In a report presented Tuesday at the American Diabetes Association, researchers say that children born to obese moms may be predisposed to being obese due to their womb environment.
Scientists led by a team at University of Colorado School of Medicine analyzed stem cells taken from the umbilical cords of babies born to normal weight and obese mothers. In the lab, they coaxed these stem cells to develop into muscle and fat. The resulting cells from obese mothers had 30% more fat than those from normal weight mothers, suggesting that these babies’ cells were more likely to accumulate fat.
Whether that means the infants are more likely to become obese and develop the chronic conditions associated with excessive weight gain, such as heart disease and diabetes, isn’t clear yet, but the early changes are worth investigating further as possible risk factors for childhood obesity. “The next step is to follow these offspring to see if thee is a lasting change into adulthood,” says the lead presenter, Kristen Boyle, in a statement. She and her colleagues are already studying the cells to see whether they use and store energy any differently from those obtained from normal-weight mothers, and whether those changes result in metabolic differences such as inflammation or insulin resistance, which can precede heart disease and diabetes.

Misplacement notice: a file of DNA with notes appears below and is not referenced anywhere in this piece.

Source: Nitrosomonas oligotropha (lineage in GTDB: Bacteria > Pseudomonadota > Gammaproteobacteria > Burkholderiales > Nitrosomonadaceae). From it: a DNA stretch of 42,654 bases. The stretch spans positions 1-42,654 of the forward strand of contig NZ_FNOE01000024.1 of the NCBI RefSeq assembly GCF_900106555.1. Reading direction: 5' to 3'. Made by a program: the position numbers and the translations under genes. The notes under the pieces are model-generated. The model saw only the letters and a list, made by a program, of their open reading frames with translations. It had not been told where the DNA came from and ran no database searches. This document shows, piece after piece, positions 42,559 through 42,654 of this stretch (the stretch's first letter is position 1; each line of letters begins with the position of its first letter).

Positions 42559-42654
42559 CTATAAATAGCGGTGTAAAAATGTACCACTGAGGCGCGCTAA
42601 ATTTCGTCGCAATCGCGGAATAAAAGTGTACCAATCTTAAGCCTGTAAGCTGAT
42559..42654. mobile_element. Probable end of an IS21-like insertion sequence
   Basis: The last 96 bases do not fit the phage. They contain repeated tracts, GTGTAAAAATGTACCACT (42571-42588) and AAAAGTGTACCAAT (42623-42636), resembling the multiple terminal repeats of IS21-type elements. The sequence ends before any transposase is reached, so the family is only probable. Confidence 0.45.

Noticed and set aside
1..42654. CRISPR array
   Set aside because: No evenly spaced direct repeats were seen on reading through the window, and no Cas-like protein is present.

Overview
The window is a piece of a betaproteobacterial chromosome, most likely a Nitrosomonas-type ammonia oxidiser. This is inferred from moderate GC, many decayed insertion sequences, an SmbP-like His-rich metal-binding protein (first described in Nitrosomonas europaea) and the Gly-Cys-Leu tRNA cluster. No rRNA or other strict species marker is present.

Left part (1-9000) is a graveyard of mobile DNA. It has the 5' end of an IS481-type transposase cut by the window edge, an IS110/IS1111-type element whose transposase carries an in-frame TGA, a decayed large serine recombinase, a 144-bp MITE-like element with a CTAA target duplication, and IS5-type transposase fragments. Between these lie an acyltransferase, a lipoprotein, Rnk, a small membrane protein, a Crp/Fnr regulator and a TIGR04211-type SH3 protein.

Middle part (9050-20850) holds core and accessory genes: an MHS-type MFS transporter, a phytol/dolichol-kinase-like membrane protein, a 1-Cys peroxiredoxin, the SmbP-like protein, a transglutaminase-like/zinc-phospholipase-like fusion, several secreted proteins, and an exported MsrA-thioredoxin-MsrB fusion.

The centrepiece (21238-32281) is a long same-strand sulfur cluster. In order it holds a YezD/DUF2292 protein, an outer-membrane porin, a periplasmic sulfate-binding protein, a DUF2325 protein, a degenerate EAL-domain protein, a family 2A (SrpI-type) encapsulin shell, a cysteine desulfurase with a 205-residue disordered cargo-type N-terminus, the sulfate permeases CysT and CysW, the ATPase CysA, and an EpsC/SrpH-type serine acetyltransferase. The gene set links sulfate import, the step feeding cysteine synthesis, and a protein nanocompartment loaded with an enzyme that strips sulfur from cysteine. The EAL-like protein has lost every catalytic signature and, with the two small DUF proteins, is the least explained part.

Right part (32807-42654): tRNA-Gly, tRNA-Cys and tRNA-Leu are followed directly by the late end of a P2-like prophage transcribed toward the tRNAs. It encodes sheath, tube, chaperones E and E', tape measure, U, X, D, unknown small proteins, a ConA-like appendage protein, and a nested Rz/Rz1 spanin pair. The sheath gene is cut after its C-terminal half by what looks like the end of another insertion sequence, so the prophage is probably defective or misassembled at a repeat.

- Workers Are Furious. Their Unions Are Scrambling to Catch Up
- What the Facebook Whistleblower Did to the Company's Stock in 6 Weeks
- Photos from Migrants' Desperate Journeys to the U.S. Border
- Emily Ratajkowski: How I Learned to Let Go
- Afghanistan's Female Students Were Banned from Studying. Now Some Are Finding New Ways to Learn
- The 'Safe Supply' Movement Aims to Curb Drug Deaths Linked to the Opioid Crisis
- The 19 Most Underrated Movies on Netflix
- By Ending Legacy Admissions, Amherst Hopes to Change the Makeup of Its Student Body